Mutant gene causing liver dysfunction identified
The discovery of the mutant gene could lead to a treatment for the disease as well as the prevention of the birth of defective babies.
DNA strand double helix Photo: Jerome Walker
A genetic defect that causes a rare disease that severely disrupts liver
function has been identified by doctors at Schneider Children’s Medical Center.
Their findings have been published in the American Journal of Human
The doctors noticed 10 children and infants from four families
in a single Arab village, all with an enlarged liver, a high level of blood fats
and irregular liver function.
Biopsies showed that they had “fatty
livers,” a condition that usually occurs in the obese, and fibrosis of the
A Schneider research team, which received cooperation from experts
in Canada, reached the conclusion that the disease involved the glycerol-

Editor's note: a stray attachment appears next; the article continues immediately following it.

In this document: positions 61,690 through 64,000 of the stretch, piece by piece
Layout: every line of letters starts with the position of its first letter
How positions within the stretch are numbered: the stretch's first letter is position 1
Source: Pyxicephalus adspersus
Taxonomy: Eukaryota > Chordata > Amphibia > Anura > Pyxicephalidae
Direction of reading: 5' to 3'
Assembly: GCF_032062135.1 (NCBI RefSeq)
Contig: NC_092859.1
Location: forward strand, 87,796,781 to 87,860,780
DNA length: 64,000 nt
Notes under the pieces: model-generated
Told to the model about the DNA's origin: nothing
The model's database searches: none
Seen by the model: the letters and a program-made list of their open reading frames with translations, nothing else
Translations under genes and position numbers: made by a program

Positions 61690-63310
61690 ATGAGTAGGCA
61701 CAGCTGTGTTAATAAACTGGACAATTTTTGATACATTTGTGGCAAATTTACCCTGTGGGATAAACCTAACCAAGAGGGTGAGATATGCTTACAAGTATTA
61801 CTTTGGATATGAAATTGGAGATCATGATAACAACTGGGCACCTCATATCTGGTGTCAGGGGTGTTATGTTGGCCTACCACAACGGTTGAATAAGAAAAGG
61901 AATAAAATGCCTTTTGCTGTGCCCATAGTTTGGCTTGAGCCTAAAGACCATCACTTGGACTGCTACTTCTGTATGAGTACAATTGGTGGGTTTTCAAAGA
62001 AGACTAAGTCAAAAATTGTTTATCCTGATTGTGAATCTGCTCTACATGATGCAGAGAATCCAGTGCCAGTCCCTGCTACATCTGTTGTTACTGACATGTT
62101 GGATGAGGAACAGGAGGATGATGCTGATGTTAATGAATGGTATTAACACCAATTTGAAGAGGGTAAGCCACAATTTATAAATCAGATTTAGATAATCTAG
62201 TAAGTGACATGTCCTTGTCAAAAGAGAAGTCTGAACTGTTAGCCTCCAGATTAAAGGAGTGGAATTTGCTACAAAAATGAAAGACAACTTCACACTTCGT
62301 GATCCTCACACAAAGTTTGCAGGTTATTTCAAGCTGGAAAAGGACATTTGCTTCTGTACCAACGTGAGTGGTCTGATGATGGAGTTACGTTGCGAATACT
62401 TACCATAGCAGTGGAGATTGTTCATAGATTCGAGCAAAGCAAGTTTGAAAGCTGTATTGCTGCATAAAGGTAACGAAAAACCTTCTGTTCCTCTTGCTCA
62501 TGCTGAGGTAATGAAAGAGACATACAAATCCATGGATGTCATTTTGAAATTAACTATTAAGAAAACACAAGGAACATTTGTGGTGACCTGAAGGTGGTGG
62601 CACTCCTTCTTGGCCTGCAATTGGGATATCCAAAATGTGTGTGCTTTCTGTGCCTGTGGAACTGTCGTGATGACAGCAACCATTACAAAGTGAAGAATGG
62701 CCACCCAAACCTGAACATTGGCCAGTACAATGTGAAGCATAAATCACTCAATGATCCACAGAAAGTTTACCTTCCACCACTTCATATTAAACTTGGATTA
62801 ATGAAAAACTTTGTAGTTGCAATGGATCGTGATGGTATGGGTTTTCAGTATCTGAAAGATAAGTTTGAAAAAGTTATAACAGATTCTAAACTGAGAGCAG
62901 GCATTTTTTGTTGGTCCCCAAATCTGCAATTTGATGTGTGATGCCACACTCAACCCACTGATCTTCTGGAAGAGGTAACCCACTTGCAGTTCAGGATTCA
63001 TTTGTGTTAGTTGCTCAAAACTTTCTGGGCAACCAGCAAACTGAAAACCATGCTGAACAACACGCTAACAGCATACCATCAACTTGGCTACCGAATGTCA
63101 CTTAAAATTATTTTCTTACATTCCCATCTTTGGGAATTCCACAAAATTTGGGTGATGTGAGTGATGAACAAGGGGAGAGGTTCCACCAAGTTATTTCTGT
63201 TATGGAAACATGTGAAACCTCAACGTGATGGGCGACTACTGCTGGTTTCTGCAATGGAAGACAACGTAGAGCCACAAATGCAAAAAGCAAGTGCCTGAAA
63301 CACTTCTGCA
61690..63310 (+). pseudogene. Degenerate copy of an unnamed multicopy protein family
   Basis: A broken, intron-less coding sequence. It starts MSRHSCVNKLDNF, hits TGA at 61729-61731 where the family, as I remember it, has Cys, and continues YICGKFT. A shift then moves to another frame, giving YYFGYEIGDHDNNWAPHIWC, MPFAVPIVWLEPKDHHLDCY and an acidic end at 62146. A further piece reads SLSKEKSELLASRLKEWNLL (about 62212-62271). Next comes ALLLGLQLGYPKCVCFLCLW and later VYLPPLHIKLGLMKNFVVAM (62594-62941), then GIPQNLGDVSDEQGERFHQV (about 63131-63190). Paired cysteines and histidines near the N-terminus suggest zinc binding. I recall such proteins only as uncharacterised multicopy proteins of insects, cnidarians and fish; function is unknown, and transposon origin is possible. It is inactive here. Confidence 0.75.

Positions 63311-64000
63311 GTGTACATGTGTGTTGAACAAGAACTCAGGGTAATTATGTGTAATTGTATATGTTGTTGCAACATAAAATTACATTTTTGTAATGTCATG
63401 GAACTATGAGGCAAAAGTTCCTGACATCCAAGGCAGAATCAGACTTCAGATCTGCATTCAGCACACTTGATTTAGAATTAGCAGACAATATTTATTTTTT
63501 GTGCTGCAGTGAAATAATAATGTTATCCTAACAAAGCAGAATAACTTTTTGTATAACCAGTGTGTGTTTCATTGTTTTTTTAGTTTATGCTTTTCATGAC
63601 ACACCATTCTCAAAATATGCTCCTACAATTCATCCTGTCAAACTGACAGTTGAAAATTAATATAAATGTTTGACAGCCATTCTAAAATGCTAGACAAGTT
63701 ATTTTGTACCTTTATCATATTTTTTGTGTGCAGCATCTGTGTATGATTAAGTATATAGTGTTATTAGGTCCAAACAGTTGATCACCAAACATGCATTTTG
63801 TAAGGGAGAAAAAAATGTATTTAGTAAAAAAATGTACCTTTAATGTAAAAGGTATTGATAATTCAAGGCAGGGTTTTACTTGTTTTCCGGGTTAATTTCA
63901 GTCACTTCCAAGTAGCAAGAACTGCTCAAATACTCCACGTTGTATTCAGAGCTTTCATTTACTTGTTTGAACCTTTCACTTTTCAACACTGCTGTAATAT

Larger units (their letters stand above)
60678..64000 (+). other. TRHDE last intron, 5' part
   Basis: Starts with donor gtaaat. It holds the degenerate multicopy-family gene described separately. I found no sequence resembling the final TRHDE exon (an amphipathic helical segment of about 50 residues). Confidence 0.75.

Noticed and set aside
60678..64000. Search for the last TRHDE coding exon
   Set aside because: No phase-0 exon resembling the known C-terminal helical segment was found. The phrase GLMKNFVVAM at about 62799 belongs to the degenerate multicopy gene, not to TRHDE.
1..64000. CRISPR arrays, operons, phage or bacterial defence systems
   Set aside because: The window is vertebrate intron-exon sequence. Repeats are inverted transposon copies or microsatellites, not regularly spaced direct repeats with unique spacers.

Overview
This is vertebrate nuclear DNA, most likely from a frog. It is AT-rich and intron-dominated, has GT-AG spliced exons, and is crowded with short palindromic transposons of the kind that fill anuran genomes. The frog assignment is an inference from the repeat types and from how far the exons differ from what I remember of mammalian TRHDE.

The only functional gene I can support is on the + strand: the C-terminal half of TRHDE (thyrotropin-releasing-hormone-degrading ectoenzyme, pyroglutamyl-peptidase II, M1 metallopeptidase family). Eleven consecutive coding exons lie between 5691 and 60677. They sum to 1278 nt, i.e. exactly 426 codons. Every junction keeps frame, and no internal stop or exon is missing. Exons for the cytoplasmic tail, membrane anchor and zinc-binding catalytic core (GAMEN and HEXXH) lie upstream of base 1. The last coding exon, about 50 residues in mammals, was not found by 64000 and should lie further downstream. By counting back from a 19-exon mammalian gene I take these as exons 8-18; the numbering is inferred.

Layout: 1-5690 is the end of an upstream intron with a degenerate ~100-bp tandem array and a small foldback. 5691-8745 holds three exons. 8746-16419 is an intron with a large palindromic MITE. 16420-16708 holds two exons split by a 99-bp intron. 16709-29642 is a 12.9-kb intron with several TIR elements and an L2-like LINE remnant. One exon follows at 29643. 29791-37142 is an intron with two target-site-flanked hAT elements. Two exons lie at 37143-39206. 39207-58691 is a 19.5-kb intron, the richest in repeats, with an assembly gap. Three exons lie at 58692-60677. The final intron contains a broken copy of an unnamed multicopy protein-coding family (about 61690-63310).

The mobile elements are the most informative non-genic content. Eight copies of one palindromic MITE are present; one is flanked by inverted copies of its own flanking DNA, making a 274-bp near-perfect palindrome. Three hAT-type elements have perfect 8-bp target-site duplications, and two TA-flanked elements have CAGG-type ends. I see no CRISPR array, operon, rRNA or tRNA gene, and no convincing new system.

3-phosphate dehydrogenase 1 gene. This resulted from consanguinity (inbreeding
of first cousins), which is common in this particular Arab village.
normal gene has a significant role in creating blood fats and sugars, and
running the cycle of intracellular energy. The doctors found that liver cells in
which many copies of the defective gene are stored release more triglycerides –
a type of blood fat caused by too much sugar – than liver cells with many copies
of the normal gene.
The discovery of the mutant gene could lead to a
treatment for the disease, as well as the prevention of the birth of defective
babies through genetic counselling or pre-implantation genetic diagnosis (PGD)
and then invitro fertilization outside the body.